“Our home match with Olympiacos in the Europa League was played on Thursday 27 February and none of our staff who came into contact with him on that matchday have reported any symptoms since,” they said in a statement released to the PA news agency.
“We continue to follow strict protocols with regard to coronavirus. We’re following the Government health guidelines and have additional procedures in place to protect our players and staff. This has included regular deep cleaning of areas used by players at Emirates Stadium and our training centre.”
Wolves’ clash with Olympiacos is one of a host of Europa and Champions League games due to take place without spectators.
Manchester United’s Europa League last-16 first leg at Austrian side LASK on Thursday and the second leg of Chelsea’s Champions League last-16 clash away to Bayern Munich on Wednesday, March 18 will both be played behind closed doors.
So too will the second leg of Rangers’ Europa League tie at Bayer Leverkusen on Thursday, March 19.
Meanwhile, Linfield, the reigning champions of Northern Ireland, confirmed that a member of their squad had tested positive for coronavirus.
“This club is taking advice from the relevant authorities and will provide an update when we have further details,” the Danske Bank Premiership leaders announced on their website.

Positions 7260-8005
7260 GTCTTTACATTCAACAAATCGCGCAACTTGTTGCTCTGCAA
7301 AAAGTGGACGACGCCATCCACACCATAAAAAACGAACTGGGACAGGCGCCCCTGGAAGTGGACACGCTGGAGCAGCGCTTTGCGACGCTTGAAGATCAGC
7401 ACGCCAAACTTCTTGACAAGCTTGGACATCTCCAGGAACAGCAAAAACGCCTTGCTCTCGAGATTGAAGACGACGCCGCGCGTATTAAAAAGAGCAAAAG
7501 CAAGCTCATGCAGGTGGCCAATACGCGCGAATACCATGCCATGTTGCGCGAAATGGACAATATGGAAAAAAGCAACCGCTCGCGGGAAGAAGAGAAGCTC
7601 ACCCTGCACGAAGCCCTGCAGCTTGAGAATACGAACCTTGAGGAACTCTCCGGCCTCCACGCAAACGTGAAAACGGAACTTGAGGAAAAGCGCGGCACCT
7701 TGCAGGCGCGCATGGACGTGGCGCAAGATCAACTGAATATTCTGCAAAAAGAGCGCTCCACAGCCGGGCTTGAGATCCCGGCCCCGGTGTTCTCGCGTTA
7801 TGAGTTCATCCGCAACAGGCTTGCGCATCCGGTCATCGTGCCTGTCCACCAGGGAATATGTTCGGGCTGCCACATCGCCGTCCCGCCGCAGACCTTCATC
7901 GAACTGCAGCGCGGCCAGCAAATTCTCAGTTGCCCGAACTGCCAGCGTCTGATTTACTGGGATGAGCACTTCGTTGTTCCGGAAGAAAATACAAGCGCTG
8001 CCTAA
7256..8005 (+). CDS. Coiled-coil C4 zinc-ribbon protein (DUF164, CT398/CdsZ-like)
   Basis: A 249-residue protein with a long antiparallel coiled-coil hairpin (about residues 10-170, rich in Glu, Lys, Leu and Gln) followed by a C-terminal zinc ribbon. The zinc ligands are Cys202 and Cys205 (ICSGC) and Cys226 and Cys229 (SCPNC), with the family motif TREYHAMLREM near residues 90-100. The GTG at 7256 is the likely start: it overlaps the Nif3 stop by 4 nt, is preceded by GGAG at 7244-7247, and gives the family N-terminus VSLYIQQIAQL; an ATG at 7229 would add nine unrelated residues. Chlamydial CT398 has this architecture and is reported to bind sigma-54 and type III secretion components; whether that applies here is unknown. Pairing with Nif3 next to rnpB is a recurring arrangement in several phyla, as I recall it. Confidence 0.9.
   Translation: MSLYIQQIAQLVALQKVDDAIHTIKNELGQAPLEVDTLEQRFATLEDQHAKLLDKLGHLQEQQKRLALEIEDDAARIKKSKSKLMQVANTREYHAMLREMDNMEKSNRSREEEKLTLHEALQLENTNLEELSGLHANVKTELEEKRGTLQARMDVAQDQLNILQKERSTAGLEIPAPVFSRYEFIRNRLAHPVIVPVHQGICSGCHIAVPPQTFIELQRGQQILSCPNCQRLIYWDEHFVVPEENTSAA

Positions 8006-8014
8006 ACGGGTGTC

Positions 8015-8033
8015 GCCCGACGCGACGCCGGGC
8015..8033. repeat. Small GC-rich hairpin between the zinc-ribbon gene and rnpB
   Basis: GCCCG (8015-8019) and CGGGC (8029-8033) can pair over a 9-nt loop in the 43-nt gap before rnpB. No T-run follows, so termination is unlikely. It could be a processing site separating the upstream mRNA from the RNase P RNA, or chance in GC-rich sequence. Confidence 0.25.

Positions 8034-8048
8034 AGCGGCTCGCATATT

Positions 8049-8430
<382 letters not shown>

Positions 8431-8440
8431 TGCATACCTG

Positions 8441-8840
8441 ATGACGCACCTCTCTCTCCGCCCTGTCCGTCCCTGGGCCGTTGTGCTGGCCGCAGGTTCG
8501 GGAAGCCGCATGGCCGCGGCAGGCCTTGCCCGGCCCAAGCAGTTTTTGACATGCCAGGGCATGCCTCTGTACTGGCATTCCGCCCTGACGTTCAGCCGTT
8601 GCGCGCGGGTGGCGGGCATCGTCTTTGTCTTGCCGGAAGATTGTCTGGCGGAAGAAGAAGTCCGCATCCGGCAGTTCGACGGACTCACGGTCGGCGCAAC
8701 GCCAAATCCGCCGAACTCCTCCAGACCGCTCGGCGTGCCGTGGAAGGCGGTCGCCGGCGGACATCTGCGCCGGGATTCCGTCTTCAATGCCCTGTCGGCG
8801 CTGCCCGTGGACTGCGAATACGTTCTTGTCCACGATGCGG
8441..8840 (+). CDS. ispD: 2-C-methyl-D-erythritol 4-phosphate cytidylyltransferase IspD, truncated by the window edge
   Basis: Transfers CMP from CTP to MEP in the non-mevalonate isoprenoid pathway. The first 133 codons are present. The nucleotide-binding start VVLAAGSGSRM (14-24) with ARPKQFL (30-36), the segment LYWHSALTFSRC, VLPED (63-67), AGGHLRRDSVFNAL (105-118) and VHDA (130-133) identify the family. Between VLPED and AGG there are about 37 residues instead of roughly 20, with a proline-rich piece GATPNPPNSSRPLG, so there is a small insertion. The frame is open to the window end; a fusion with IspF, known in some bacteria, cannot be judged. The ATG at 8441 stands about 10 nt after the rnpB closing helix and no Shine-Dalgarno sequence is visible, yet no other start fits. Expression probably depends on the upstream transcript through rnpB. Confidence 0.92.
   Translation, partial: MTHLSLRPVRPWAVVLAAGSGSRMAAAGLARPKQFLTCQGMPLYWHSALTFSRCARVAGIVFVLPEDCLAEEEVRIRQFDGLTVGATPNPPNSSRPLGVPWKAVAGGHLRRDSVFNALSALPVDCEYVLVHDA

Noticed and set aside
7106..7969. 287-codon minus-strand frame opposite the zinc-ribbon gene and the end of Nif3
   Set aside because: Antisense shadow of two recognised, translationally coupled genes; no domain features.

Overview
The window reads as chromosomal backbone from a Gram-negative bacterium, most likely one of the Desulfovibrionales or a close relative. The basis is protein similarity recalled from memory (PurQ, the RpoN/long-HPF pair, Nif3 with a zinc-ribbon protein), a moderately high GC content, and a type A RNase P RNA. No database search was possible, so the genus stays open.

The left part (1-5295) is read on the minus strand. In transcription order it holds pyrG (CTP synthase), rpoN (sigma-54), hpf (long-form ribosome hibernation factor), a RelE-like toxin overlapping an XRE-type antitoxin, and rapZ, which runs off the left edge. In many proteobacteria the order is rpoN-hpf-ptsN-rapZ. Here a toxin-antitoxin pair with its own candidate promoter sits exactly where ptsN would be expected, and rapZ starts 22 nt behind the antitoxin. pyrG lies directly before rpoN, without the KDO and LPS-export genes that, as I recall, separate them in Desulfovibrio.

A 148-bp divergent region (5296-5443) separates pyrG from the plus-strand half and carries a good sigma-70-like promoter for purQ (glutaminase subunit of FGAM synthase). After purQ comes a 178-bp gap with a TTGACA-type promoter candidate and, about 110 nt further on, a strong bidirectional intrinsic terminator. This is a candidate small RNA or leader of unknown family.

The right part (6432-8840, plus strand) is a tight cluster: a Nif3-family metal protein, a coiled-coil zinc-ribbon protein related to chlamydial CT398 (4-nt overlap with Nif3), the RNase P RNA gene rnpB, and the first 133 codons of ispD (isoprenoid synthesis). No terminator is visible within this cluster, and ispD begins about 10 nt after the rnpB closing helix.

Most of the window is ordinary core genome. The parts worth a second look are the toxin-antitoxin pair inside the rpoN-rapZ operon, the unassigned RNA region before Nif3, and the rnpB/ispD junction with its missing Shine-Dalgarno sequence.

The Irish FA added in a statement: “Having been made aware that an individual, who recently used some of the facilities at the National Football Stadium at Windsor Park, has subsequently tested positive for Covid-19, the Irish FA has taken the decision to conduct a deep clean of the premises with immediate effect as a precautionary measure.
“We have instructed staff members to work from home for the next 48 hours and will continue to update them, as well as our partners based at the stadium, regularly.”
On the international front, the Republic of Ireland’s Euro 2020 play-off semi-final against Slovakia in Bratislava on March 26 will be played behind closed doors.